WASHINGTON — As a former presidential staffer, I have little patience for leaks. Any president deserves and requires the ability to conduct policy discussions in private. Leaks are an abuse of power and position, generally by people who are unelected and self-serving.
But motivations matter, and the taxonomy of White House leakage is a worthy study. A surprising number of leaks are the result of simple vanity — the desire to appear in the know. Other leakers are trying to embarrass or sabotage a rival. Some leaks result from deviousness — the attempt to box the president in on a policy matter.
The exposure of a White House briefing document telling President Trump "DO NOT CONGRATULATE" Russia's Vladimir Putin on his sham election victory — leaked after Trump congratulated Putin on his sham election victory — falls into a different category. It seems to have been motivated by desperation.
The circle of aides with access to the president's briefing book — in the George W. Bush administration, a big, black binder sent along with the president to the residence each night — is small. The disclosure of an important briefing memo makes a leak investigation inevitable, and more likely to produce the culprit.
Someone at the White House, presumably on the national security team, has taken a large personal risk to call attention to Trump's mysteriously cozy relationship with a strategic rival. This is just extraordinary — and extraordinarily frightening. In most administrations, the aides closest to the president have the greatest sense of loyalty. In this case, an aide close to the president is expressing panic. He or she cannot explain the hold that Putin has over Trump. This leak is a cry for help from within the White House itself.
It is not that the Trump administration has been entirely unwilling to take steps to counter Russian aggression. The provision of arms to Ukraine, for example, indicated a foreign policy apparatus still capable of pursuing American interests. The problem is Trump's strange inability to confront Putin personally — about his oppressive rule, the disruption of America's electoral process, human rights violations and even attempted murder on the soil of a NATO ally. Trump's initial instinct is to explain such abuses away.
It deepens the mystery that all of Trump's political interests push in the opposite direction. A president pulled into an investigation of improper ties to Russia might be expected to distance himself from disturbing Russian behavior. Such public criticisms are an easy and cheap form of damage control. But at every stage, Trump has been dragged kicking and screaming into the pursuit of self-interest.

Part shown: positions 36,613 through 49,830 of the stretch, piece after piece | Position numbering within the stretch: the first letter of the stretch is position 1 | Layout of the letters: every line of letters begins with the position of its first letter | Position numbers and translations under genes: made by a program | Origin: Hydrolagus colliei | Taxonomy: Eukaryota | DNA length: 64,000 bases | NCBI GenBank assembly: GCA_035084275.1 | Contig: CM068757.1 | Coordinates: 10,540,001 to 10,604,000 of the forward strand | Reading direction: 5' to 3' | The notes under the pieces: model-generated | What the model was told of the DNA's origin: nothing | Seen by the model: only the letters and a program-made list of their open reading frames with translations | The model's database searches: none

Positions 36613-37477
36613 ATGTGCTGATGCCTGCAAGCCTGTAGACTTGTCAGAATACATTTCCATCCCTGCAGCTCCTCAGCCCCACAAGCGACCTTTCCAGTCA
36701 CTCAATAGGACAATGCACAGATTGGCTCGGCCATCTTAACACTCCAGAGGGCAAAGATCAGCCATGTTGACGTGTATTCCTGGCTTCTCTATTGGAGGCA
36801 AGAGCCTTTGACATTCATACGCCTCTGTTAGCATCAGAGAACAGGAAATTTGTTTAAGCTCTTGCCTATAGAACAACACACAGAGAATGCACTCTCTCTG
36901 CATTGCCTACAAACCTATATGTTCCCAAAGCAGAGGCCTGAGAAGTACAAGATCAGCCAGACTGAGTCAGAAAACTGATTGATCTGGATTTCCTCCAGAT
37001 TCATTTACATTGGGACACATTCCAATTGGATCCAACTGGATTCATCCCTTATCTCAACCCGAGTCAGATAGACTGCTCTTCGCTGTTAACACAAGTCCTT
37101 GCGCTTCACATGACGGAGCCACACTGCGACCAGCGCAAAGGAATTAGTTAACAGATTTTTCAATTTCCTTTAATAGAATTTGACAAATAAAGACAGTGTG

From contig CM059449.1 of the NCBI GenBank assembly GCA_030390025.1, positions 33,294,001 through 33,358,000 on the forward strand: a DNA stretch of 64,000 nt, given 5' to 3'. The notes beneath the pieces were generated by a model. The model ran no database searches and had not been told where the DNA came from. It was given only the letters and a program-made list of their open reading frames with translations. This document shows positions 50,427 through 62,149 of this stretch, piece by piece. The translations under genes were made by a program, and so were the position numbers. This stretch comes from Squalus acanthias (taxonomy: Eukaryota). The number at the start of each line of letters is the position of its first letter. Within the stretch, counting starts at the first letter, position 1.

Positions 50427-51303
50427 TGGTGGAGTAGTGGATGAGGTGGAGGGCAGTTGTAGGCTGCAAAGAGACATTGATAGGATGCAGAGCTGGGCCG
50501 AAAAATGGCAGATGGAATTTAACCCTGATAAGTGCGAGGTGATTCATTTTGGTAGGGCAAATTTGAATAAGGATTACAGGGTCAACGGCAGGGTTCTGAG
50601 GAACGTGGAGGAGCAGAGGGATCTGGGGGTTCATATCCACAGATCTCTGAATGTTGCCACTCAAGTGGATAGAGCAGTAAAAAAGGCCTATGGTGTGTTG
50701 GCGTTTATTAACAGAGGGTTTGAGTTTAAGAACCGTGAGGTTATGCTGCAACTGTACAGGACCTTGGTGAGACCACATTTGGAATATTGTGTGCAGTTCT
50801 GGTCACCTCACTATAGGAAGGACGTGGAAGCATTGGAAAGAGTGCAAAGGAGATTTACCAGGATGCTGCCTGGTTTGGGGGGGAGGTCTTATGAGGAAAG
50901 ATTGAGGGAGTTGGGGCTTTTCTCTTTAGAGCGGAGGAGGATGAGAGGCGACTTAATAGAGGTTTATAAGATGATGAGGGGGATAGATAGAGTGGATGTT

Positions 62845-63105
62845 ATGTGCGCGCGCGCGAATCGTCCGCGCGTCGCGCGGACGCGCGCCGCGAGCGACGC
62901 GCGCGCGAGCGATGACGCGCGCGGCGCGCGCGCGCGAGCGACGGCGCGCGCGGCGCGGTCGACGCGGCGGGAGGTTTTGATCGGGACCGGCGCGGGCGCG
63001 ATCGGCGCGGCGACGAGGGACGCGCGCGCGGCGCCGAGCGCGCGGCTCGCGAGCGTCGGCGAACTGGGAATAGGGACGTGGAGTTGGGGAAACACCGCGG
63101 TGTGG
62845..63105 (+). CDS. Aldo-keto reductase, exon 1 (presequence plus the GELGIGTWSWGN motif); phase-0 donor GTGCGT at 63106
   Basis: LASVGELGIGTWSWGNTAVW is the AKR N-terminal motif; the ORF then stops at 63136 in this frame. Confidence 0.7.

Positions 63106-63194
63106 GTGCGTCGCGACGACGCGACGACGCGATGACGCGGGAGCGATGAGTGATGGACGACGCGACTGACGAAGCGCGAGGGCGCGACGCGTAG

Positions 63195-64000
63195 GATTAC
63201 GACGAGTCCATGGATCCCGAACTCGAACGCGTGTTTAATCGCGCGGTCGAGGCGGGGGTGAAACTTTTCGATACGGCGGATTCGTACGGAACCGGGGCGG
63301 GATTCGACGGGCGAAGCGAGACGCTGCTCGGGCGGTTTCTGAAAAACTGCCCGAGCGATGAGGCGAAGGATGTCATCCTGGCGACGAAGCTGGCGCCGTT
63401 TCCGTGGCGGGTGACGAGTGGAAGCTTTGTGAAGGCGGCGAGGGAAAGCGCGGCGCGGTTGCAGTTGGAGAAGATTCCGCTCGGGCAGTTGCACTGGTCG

Trump has not provided an adequate explanation for his radical departure from the diplomatic norm. It is not enough to say, as he did in a recent tweet, "Getting along with Russia (and others) is a good thing, not a bad thing." Ronald Reagan's diplomatic engagement of the Soviet Union did not translate into fawning subservience toward a dictator. Such self-abasement actually emboldens dictators. And it is rich for Trump to accuse other presidents of lacking "smarts" about U.S./Russian relations in the course of a foreign policy explanation at the length and level of a fortune-cookie saying.
Into this vacuum of plausible explanation have flooded other theories. "I think he is afraid of the president of Russia," former CIA Director John Brennan recently speculated. "The Russians may have something on him personally that they could always roll out and make his life more difficult." This might seem incredible, except for the fact that Trump's first national security adviser (Michael Flynn) was forced out over blackmail fears, and one of his principle foreign policy advisers (Jared Kushner) has been denied top secret security clearance because he might be susceptible to undue influence.
It says something that the most innocent explanation for Trump's attitude toward Putin is authoritarian envy. Trump seems to admire the strength and efficiency of personal rule. "At least he's a leader," Trump once said of Putin, "unlike what we have in this country." A Trump adviser once leaked to The Washington Post: "Who are the three guys in the world he most admires? President Xi [Jinping] of China, [Turkish President Recep Tayyip] Erdogan and Putin."
This now covers the range of likely options — from the influence of a foreign power to the thrall of a foreign ideology. In the absence of adequate explanation from Trump himself, it is up to Robert Mueller to provide clarity.
Michael Gerson's email address is firstname.lastname@example.org.